Poetry Society of Vermont
founded in 1947



1st place          Due Date                                  Alexandra Crivici-Kramer                                2nd place         Shadows                                  Inga M. Potter                                                  3rd place         Reparations                             Cindy Ellen Hill                                                4th place         Come Spring                            Marta Rijn Finch                                            5th place         Between the Stars And Me   Sarah Dickenson Snyder                    


These poems will be published in the 2022 Mountain Troubadour, and will appear here later this year.






I know the smell of oak and pine,

Of wood smoke mist and dandelion,

Of summer sweat and autumn air;

This is the scent of my son’s hair.

About his head of marigold

Are maize and corn silk gently rolled

With nacre shine of northern lights,

Comet tails and cirrus whites.


     I know the depth of evening blue

That sparkles from my boy of two,

Who sobers me at forty-one

That I might not have had a son.

My heart expands with father’s pride,

The universe is simplified—

When all the stars in all the skies

Are but a speck in my son’s eyes.


David Stauffer, First Place




We dreaded the corner room

in the brick schoolhouse,

windowed if we stood—which

we couldn’t—pinned to wooden desks,

pencils suspended in half cylinders

of carved oak

until she told us to fill in mimeos.

Each day a test. Her desk in the back,

unnerving us

facing the chalkboard wall.

Behind me sat Kippy,

she called stupid whenever he gave

the wrong answer, though he tried

when she stomped down the row,

slapped his desk, as if

intelligence was a whack away  

in 7th grade.

Shy kids stayed home Mondays,

stomach-ached, missing Mrs. Drebelbus

who got us out of the room

for sit-ups, rope climbing,

didn’t notice I hung at the top

as long as Kippy held the rope.

He held it long

because he hadn’t gotten in trouble

the day we had state capitals

when I slid my paper

so he could see.

I loved capitals. I knew them, I was sure of it.

I wrote in large letters:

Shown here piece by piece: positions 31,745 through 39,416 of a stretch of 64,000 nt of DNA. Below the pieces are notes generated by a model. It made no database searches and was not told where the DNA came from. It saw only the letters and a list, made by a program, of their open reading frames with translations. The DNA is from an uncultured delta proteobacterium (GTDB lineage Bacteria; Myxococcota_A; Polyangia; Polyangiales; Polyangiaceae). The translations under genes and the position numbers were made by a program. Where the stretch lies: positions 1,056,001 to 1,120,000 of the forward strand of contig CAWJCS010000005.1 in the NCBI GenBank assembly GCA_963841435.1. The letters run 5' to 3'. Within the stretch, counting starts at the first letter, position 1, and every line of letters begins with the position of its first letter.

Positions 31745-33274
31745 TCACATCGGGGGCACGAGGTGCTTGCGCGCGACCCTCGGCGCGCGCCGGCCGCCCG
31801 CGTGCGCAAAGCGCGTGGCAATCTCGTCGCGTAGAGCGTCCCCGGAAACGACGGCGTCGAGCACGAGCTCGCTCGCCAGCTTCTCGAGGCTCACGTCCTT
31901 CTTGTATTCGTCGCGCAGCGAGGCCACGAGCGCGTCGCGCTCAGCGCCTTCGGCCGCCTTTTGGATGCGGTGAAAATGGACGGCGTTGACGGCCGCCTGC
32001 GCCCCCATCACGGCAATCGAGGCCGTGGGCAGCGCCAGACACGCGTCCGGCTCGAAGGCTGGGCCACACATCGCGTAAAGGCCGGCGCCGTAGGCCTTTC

Augusta, Lincoln…

and the one fact I remember

from grade seven,

that Big Rock

is not the capital of Arkansas.  


Judith Janoo, Second Place




A fat black nose, followed by my hound,

snuffles through a color guard of windrows.


Perfumed with late cold rain, wormless dirt,

early autumn dark, the piles of leaves seem


like daily journals, crumpled and cast aside

by pin oaks and sweet gum– discarded work:


all those poems that were lacking any point.


The trees pose naked in un-consciousness.


Their roots bind them tight to hard ground,

barkened arms are pulled up by cutting wind;


crucified between here and there they hold

heaven and earth balanced in place. Words


fall beneath their crowns like winter-broken

limbs but their rough skin sings in my hands.


P. H. Coleman, Third Place Tie




If I could take you anywhere

I would fly with you

upon the wings of the snow-white swan

back to the gardens of the Princes

of Perouges.


There you would sit in the Garden of Love.

There the sun would shine down upon you

And the Prince himself would gaze at you

and listen to your song

and smile.


And there within those ancient courtyard walls

you would breathe the air

of frankincense and myrrh, spices and herbs, roses and lilacs;

And all good things of earth

would come true for you, my Love,

And it would be as you have always wanted it to be

for all the days of the earth.


That is what I would wish for you, my Love –

That is what I would wish…



Dan Close, Third Place Tie




had I not crossed

the room at just

that moment


had I not glanced

out the front window

and slightly to the left


I would not have seen

the poem

in the crabapple tree ¾


its branches flush

with robins, barn red

against unexpected spring snow


then gone, swelling the sky

with meter and rhyme

all their own.


Brooke Herter James, Fourth Place